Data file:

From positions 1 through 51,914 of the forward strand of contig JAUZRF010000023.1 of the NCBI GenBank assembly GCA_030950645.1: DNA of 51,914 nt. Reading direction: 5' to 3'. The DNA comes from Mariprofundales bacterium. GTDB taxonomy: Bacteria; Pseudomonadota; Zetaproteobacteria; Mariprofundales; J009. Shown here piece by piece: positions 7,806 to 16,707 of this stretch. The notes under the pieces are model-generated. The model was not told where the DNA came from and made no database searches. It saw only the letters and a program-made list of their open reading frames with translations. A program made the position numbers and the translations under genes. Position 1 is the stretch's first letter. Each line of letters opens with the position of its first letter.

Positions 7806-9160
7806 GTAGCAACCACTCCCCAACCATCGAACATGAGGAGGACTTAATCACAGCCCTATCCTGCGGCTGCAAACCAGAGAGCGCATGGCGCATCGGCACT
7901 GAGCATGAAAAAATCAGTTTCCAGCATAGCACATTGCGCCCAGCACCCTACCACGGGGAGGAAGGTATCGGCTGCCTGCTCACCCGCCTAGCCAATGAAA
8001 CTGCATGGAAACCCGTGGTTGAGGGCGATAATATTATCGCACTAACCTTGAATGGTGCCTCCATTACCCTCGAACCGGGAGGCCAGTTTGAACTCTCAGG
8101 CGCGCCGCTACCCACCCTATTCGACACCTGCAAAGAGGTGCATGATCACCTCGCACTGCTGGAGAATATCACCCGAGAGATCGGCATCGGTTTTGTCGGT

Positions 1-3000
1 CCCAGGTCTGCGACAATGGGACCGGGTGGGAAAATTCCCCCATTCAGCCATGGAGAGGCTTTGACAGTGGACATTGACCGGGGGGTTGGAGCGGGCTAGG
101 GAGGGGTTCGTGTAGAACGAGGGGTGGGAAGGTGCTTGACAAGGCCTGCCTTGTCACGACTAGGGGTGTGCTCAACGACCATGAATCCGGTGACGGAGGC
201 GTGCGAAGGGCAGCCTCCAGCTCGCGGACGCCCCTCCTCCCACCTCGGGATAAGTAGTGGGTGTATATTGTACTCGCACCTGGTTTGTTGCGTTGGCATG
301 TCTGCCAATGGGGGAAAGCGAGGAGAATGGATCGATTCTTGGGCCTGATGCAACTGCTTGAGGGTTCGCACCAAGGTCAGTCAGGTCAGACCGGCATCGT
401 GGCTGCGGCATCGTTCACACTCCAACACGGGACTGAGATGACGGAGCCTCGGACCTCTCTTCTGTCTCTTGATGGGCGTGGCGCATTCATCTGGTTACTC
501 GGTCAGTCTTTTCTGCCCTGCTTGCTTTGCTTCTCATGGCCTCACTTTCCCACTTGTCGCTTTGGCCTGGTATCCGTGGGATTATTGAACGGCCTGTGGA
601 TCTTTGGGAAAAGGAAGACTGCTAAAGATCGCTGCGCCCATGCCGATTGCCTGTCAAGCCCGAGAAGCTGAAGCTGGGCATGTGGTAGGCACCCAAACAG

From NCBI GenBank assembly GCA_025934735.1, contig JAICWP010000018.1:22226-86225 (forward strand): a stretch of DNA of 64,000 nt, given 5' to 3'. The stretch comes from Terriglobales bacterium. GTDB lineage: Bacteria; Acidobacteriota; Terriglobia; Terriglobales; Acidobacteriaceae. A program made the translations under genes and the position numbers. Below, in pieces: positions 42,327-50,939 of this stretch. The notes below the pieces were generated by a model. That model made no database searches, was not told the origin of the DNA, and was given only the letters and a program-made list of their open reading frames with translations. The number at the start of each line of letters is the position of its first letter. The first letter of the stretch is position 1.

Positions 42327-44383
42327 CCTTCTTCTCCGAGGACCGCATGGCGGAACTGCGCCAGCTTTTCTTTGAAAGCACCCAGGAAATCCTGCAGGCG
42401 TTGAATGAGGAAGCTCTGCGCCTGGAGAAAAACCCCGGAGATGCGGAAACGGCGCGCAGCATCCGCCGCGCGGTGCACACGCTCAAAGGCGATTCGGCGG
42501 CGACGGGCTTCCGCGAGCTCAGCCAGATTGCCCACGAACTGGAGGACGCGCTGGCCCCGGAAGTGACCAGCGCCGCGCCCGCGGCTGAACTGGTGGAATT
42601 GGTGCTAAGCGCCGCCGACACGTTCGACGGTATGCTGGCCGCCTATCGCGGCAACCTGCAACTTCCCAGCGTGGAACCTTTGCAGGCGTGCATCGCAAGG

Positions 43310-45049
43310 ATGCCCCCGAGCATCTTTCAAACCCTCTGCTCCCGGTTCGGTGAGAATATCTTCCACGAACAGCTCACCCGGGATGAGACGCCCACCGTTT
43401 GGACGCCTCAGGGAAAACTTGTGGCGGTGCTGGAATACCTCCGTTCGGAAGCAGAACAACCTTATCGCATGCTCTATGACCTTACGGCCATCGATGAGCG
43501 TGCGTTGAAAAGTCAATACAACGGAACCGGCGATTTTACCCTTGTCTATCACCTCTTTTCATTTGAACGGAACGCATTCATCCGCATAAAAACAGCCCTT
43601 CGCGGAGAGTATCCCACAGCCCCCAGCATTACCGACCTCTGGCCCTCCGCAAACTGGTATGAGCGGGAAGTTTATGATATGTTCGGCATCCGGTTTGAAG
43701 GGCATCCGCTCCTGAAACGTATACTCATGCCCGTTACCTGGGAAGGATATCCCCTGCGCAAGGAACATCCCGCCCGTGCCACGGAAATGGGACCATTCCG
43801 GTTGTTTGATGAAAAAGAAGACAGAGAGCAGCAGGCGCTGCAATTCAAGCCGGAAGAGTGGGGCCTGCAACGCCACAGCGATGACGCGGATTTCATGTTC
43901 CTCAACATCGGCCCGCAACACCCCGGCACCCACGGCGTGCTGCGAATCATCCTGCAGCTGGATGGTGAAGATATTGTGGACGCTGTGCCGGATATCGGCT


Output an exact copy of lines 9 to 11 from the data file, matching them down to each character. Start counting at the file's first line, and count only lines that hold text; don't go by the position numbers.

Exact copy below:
101 GAGGGGTTCGTGTAGAACGAGGGGTGGGAAGGTGCTTGACAAGGCCTGCCTTGTCACGACTAGGGGTGTGCTCAACGACCATGAATCCGGTGACGGAGGC
201 GTGCGAAGGGCAGCCTCCAGCTCGCGGACGCCCCTCCTCCCACCTCGGGATAAGTAGTGGGTGTATATTGTACTCGCACCTGGTTTGTTGCGTTGGCATG
301 TCTGCCAATGGGGGAAAGCGAGGAGAATGGATCGATTCTTGGGCCTGATGCAACTGCTTGAGGGTTCGCACCAAGGTCAGTCAGGTCAGACCGGCATCGT